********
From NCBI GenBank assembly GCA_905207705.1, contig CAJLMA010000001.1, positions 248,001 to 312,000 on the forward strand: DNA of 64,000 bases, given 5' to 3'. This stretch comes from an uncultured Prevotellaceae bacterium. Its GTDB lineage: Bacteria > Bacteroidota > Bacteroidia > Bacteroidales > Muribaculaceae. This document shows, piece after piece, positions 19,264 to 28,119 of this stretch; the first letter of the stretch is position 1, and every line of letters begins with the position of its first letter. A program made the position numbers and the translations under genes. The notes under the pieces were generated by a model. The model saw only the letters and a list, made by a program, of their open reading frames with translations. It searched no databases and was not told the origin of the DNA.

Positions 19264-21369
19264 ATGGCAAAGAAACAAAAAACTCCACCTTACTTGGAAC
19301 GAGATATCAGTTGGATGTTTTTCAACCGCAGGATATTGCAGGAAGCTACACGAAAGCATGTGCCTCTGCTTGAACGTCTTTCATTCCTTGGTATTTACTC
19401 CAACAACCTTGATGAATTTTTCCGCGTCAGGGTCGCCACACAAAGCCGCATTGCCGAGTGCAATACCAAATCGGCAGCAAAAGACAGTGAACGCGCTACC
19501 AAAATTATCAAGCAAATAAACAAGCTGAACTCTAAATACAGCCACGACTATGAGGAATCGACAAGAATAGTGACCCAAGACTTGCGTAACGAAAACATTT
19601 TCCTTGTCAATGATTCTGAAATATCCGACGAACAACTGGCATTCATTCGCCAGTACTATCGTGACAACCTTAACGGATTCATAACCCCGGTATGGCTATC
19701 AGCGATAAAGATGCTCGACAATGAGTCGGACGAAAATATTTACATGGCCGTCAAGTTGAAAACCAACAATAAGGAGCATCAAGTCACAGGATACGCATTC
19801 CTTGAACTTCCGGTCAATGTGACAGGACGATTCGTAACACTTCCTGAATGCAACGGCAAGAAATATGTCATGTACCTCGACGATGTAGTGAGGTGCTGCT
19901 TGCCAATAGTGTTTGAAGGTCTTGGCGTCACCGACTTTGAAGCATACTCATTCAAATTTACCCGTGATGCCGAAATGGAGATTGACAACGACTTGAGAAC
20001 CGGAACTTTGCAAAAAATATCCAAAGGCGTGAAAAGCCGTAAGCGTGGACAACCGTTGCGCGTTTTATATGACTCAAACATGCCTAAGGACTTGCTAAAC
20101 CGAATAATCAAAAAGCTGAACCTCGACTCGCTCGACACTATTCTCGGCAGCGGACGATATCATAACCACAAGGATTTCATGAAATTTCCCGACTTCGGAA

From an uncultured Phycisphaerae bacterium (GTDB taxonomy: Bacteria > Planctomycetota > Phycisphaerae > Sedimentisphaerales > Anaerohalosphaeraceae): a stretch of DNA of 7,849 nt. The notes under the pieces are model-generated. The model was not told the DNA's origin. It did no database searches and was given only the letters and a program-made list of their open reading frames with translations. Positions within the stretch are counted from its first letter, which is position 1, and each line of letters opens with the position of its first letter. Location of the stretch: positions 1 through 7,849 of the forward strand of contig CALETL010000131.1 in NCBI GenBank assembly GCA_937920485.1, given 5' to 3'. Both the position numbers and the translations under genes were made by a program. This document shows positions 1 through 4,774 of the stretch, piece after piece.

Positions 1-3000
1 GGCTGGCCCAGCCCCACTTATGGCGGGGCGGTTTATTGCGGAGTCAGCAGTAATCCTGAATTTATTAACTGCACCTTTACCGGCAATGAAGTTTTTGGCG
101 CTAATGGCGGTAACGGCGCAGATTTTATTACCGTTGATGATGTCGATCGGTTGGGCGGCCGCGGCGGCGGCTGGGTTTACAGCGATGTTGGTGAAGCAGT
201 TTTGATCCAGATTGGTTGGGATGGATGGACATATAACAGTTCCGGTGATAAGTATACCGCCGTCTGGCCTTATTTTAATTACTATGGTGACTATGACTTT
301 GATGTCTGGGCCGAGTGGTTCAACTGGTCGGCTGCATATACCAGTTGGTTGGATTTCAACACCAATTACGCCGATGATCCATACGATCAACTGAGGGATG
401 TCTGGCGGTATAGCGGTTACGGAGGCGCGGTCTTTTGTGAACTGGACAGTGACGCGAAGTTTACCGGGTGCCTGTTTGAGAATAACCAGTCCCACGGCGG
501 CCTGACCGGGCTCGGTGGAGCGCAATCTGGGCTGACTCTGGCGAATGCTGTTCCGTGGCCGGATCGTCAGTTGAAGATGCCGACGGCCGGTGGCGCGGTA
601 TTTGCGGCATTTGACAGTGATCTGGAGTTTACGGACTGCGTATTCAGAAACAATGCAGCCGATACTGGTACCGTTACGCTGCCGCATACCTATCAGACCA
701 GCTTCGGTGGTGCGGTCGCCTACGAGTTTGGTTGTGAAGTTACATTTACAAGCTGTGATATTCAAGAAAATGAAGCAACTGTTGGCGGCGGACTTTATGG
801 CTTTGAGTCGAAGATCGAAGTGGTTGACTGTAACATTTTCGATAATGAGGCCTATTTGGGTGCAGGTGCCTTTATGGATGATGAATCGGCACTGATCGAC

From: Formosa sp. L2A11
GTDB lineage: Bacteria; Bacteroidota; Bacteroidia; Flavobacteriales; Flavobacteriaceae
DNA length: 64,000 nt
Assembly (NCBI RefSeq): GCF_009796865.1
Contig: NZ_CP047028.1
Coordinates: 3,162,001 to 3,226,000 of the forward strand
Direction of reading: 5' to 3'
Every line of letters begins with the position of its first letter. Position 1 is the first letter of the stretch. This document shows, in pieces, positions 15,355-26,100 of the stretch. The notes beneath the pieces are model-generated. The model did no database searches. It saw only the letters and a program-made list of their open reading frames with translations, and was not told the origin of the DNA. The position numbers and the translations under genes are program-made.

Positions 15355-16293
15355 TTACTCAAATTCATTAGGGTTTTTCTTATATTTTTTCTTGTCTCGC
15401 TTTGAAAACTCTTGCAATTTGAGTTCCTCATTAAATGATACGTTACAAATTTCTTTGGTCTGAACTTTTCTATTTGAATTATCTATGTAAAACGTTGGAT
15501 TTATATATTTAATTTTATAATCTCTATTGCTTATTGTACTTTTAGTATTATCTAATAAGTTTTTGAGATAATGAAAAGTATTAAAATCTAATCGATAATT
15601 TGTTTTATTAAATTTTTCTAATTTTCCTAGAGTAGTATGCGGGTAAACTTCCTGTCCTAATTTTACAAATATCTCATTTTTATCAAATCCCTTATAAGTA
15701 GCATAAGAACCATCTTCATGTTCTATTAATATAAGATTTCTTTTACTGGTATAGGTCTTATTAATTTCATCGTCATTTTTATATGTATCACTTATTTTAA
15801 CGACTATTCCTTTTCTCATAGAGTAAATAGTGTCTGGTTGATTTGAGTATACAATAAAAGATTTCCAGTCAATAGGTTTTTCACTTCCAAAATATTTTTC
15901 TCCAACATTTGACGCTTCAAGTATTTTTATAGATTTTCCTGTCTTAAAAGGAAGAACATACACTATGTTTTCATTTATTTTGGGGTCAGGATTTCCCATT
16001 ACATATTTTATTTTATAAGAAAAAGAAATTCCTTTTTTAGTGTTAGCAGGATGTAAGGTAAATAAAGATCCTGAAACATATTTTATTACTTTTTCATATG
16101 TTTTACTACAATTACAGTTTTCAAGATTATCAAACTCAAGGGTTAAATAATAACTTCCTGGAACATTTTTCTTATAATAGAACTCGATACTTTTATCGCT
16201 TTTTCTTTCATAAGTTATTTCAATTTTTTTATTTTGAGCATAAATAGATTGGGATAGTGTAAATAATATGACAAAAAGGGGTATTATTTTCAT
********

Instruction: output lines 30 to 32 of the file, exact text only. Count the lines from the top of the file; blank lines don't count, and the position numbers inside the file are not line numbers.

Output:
Direction of reading: 5' to 3'
Every line of letters begins with the position of its first letter. Position 1 is the first letter of the stretch. This document shows, in pieces, positions 15,355-26,100 of the stretch. The notes beneath the pieces are model-generated. The model did no database searches. It saw only the letters and a program-made list of their open reading frames with translations, and was not told the origin of the DNA. The position numbers and the translations under genes are program-made.

Positions 15355-16293